Travel More & Buy Less. | Luis Vargas | TEDxPortland
How to Vacation for (a Lot!) Less
"We saved up some money for a big vacation to Orlando, FL. We're staying in a condo—how else can we keep our costs down?" —Bob and Tammy Richey, Hudson, OH
DAVE: Vacations are awesome, and if you're out of debt, it's perfectly reasonable to put a vacation line on your budget. Set a financial goal and divide it by the number of months you have to save, then sock away that amount each month. That's how our grandparents did it, and it's still the best way. Question: Did you save upenoughmoney for your vacation? Because rule #1 is that you cannot use debt to finance your trip—and that includes credit cards! I talk to too many families who get excited about a trip and charge themselves into oblivion for a few days of fun. The problem is, that kind of vacation sticks around for months or years in the form of credit card bills. Use common sense and ask yourself,Can I really afford this?If you can't, then you need to reset your expectations.
RACHEL: No matter how much you've saved up, you can make memories without spending thousands. Some things to consider:
What is the true cost? You can plan for airfare and hotel, but miscellaneous expenses will get you. Spend some time thinking about every possible expense you could have on this vacation— transportation to and from theme parks, souvenirs, snacks while you're out—and make sure you're fully prepared to pay for all of it! You've already made a good choice by staying in a condo. You'll save by cooking most meals there and being selective about eating out. Now do some research: Look online at the restaurants nearby and see what the average cost of a meal would be. That will help you budget. Do the same thing with attractions. A little digging will go a long way toward determining what the true cost will be.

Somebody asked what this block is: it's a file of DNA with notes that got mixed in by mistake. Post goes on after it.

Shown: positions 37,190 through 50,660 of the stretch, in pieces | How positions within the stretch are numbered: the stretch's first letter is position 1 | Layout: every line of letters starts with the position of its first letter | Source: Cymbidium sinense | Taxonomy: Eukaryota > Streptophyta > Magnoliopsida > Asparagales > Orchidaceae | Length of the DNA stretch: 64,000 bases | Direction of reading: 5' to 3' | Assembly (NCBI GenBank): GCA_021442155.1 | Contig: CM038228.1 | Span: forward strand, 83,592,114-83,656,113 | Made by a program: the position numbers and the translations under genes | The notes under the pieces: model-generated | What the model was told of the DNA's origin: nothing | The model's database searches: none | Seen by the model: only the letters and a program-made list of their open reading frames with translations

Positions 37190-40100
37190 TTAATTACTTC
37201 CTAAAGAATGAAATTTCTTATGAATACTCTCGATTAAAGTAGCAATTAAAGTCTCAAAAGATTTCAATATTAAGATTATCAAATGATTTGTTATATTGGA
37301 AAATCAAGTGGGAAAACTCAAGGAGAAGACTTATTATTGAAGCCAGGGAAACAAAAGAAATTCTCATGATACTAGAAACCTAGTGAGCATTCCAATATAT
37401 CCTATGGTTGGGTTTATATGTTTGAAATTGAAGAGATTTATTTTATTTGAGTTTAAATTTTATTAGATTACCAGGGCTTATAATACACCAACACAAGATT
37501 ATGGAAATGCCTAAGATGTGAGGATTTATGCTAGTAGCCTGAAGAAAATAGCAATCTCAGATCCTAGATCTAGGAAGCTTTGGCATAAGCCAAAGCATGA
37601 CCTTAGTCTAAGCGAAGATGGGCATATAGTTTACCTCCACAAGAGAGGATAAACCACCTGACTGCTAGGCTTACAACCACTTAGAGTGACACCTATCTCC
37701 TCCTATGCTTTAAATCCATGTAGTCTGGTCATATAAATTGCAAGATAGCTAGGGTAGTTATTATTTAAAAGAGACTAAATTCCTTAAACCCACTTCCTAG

Help the kids set budgets, too.Your teens are old enough to understand that a vacation doesn't mean you stop being smart with money. Give your kids a heads-up about when you're going so they can begin saving their earnings for extras. And set some rules: Maybe you'll pay for one souvenir each, but the rest is up to them, or they have a certain amount for snacks at theme parks, and once they've blown through it, that's it. Believe me, they won't starve to death if they need to wait until dinner.
Is there somewhere closer?Orlando may be a dream trip, but if you can't pay cash, you'll need to look a little closer to home. Cutting plane tickets will help. Is there a beach nearby? A mountain resort you can drive to? A lake cabin?
DAVE:Hopefully you've saved enough for Florida, but if not, it's OK if you decide it's out of reach right now. A lot of families have gotten turned around on what a vacation really is. I talked to a struggling single mom the other day who works two jobs to keep her kids fed and clothed, but she felt guilty about not being able to take them away! WHAT? Listen, I love roller coasters, but choosing food and clothes (and staying out of debt) over cotton candy is definitely not child abuse! The whole point of a vacation is to relax and spend time with your family. You don't have to travel far to make that happen.
Dave Ramseyand his daughterRachel Cruzeare coauthors of the bestselling bookSmart Money Smart Kids.
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